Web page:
"Then I'm in for it," thought he. "I'll have to ask Hessie, and there'll be no end of a row. Of course she will give it to me in the end, but it would have been nicer all round if she had come out handsomely with a Christmas check. Of course these skates are dandy, and so is the dress-suit case and the nobby umbrella and the sleeve-buttons; but just at present I would rather have the cash they all cost." He said something of this afterwards to Cynthia. "Bronson is screwing me for all he's worth," said he. "I'll have to get the money somehow, and fifty dollars is no joke. Of course, I'm not going to take off the ten he so kindly offered for the canoe; I'd like to see myself! If Hessie doesn't see matters in the same light I'll have to do something desperate. But, of course, she will give it to me." "Neal," said Cynthia, impulsively, "if mamma doesn't give you the money you must borrow it of me. There is that fifty dollars Aunt Betsey has given me. You can have it just as well as not." Cynthia, you're a brick, and no mistake," said Neal, looking at her affectionately, "but you know I wouldn't " take your money for the world. You must think me a low-down sort of fellow if you think I would." "How absurd! It is a great deal better to owe it to me instead of to a stranger like Bronson, or any one else. I'm sure I think of you just as if you were my brother, and Jack wouldn't mind taking it. You can pay it back when you get your own money." "Yes, nine years from now," said Neal. "No, indeed, Cynth, I'll have to be pretty hard up before I borrow of a girl." "I think you are too bad," said Cynthia, almost crying. "I don't see the difference between a girl and anybody else. I don't need the money; I don't know what to buy with it. I would just love to have you take it. It would be lovely to think my money had paid your debts, and then you could start all fresh. Please, Neal, say you will if mamma does not give it to you. " But Neal would not promise. [TO BE CONTINUED.]
A MILITARY BICYCLE CORPS' OUTING. The bicycle corps of a military academy near Chicago recently made a journey on wheels from that city to Springfield and back again, camping at night wherever darkness overtook them, foraging among the neighboring farm-houses for their subsistence, and conducting themselves on the whole as if they were actually in the field on active service. A guard was posted as soon as camp was pitched in the evening, and sentries kept watch throughout the night, keeping away all intruders, and seeing to it that none of the cadets ran the lines to visit a near-by village, or to milk some unprotected cow in a neighboring farm-yard. The boys did their own cooking, which at times was marvellous to look upon, and fearful to digest; but they all lived through the experience, and got back to the school in the best of health and condition. A week was occupied in making the trip, and the experience and general knowledge of bicycling which the cadets acquired in that time was such as they doubtless could never have obtained in any other way. There were seventeen in the party, including the Major commanding, who was one of the instructors at the academy, and each wheelman carried about thirty pounds of baggage, consisting ofWATCHING THE EVENING POT BOIL. a change of under-clothing, a blanket, a shelter tent, arms, and cooking utensils. The incidents of the journey were many, and the element of adventure was not lacking. Of course there were a number of accidents to the machines, one of the most serious occurring about the fourth or fifth day out when about eighty miles from Springfield. It was a creeping tire, and no amount of cement or tire-tape could be made to stop it. A total of eight valves was torn off in that one day, which, with the delay caused by punctures from thorn-hedges, cost a great loss of time. When within ten miles of Springfield, with a heavy thunder-storm coming up behind them, the tires of two wheels got badly punctured, and a halt had to be called. It was thought that repairs could be quickly effected, but this proved not to be the case, and the main body was thereupon ordered to push on, while the disabled riders were left to complete their patching, with orders to catch up as soon as possible. But night and the storm came on rapidly, and under these unfavorable circumstances the cadets were unable to locate the punctures. They therefore determined to camp for the night, and having found shelter behind a hay-stack, they put up their shelter tents over their wheels and slept comfortably in the storm all night. The next morning repairs were effected, and by fast riding the stragglers overtook their companions. The foraging was a source of about as much fun to the boys as the cooking. The first evening of the trip the foragers brought back to camp among other things a bag of oatmeal. A special order was given to the guard that ni ht to notif the three-o'clock detail to ut the oatmeal on the fire to cook slowl at 3.30A.M uard. The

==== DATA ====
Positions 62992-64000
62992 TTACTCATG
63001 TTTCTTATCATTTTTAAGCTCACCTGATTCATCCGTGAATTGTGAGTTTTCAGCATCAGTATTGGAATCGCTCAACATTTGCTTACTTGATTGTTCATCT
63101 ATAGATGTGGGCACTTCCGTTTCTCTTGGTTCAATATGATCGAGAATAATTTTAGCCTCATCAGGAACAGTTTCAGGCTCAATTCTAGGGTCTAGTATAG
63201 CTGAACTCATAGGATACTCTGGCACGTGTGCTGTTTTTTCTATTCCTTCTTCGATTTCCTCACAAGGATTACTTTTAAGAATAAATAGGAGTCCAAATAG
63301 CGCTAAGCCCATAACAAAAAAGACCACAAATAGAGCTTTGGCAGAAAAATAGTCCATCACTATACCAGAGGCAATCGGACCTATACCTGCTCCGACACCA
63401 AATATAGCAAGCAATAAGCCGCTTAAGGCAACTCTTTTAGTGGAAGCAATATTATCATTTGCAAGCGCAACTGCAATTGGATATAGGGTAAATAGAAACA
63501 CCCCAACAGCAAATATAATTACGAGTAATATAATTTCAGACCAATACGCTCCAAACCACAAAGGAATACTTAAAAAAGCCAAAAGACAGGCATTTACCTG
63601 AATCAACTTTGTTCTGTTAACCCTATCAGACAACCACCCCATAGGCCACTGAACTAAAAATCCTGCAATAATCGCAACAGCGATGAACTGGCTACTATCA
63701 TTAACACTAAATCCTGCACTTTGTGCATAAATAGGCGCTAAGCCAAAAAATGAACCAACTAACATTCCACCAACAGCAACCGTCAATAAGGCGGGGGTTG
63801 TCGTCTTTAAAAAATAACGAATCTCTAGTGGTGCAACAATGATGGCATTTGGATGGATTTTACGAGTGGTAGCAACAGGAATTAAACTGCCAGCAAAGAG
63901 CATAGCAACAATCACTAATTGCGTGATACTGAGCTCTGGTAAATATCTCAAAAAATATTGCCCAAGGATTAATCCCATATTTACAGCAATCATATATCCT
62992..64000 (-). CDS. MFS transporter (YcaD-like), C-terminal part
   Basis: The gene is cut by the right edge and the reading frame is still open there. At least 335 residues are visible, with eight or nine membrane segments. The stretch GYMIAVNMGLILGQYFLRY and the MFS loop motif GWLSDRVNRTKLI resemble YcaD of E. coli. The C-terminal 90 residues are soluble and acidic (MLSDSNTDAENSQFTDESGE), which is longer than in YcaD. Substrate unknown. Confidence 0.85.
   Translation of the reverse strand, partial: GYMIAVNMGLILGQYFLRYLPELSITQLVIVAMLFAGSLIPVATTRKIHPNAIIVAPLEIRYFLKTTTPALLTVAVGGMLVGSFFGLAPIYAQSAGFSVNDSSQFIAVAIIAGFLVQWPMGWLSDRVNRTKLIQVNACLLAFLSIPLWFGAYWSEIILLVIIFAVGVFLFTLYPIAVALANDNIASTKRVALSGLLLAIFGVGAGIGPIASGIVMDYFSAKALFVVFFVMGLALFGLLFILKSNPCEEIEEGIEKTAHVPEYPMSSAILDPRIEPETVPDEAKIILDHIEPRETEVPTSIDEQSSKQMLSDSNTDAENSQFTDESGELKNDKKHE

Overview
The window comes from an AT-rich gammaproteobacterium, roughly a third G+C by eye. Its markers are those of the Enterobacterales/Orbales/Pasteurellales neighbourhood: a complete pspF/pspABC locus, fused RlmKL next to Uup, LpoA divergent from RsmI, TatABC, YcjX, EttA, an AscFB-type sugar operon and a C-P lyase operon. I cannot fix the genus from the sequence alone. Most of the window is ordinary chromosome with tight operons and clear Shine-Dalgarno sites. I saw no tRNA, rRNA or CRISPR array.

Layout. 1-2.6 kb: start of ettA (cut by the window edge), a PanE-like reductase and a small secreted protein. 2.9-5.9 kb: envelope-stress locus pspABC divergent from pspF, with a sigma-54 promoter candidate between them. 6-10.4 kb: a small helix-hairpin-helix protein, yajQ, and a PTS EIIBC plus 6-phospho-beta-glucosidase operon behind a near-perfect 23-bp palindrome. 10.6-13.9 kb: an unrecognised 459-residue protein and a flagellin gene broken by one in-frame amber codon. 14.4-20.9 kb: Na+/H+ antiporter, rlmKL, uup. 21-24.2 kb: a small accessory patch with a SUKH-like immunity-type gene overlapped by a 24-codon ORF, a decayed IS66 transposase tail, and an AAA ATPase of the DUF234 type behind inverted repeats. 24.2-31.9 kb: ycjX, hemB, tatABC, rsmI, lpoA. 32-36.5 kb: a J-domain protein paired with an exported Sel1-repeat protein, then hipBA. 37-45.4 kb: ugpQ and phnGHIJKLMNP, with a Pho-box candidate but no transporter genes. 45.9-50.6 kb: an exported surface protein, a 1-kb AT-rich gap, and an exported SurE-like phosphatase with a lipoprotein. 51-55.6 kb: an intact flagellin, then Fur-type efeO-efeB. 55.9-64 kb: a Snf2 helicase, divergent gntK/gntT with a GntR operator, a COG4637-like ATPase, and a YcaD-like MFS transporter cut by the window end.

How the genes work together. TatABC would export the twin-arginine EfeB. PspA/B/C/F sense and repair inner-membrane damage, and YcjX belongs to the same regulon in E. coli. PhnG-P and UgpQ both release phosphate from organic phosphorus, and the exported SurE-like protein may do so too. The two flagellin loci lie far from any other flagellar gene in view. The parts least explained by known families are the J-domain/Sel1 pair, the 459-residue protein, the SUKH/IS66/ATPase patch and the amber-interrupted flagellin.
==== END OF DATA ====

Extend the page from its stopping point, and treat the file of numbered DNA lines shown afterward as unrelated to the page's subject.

[Pg 861]